I am starting to learn Lisp, using the SICP book. The authors mention that a procedure (i.e. function) can be recursive or iterative. Additionally, the process those procedures will generate will also be recursive or iterative, and that, surprisingly, a recursive procedure can sometimes generate an iterative process.
The example given is the factorial procedure, which is a recursive procedure, but which generates an iterative process:
(define factorial n) (iter 1 1 n)) (define (iter product counter max-count) (if (> counter max-count) product (iter (* counter product) (+ counter 1) max-count)))
And here's a quotation from the book:
One reason that the distinction between process and procedure may be confusing is that most implementations of common languages (including Ada, Pascal, and C) are designed in such a way that the interpretation of any recursive procedure consumes an amount of memory that grows with the number of procedure calls, even when the process described is, in principle, iterative. The implementation of Scheme we shall consider does not share this defect. It will execute an iterative process in constant space, even if the iterative process is described by a recursive procedure.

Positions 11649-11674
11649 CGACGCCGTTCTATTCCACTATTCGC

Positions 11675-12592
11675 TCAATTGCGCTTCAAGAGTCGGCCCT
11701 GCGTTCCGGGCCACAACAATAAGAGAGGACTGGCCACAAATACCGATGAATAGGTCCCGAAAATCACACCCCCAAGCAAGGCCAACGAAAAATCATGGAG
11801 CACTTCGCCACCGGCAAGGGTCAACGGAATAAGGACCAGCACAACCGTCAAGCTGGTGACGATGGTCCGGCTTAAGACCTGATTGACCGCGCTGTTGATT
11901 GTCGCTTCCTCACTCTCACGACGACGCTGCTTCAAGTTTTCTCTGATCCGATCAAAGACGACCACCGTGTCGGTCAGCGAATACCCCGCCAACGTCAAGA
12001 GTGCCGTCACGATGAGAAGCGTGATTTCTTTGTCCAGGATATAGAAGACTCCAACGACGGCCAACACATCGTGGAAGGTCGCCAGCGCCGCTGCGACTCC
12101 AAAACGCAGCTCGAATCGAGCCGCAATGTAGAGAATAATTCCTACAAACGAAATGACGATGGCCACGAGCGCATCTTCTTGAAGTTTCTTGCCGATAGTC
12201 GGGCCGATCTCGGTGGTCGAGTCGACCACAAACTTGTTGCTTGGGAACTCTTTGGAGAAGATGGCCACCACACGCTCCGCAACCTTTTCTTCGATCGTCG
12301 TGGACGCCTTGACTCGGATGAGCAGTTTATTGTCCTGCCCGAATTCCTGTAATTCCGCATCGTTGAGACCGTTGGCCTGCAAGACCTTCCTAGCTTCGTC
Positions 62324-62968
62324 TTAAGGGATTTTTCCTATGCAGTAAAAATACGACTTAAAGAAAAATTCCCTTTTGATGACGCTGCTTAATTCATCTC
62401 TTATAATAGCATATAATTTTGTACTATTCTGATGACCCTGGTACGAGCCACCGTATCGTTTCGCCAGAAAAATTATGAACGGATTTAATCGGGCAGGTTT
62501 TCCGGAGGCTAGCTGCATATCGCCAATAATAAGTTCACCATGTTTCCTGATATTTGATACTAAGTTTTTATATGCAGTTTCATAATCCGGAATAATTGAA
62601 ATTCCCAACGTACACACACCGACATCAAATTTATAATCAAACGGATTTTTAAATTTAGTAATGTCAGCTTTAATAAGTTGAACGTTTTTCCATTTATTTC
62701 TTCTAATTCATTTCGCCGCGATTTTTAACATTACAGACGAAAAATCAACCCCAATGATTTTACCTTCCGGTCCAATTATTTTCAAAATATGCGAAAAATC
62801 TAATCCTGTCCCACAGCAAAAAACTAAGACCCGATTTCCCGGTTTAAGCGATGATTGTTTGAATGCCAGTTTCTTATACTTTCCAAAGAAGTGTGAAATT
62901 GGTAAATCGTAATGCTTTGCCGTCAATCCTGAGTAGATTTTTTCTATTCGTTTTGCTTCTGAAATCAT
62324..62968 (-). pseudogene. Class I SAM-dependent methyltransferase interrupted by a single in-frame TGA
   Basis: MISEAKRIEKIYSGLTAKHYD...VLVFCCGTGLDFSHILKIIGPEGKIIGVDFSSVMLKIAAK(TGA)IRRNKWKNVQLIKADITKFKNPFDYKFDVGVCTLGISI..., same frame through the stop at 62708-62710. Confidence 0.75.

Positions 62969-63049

Question: I understood the principles involved (i.e. the what) but I still don't understand how the Lisp interpreter/compiler will generate an iterative process from a recursive function, being able to calculate it using constant space, and why most other languages are not able to do it.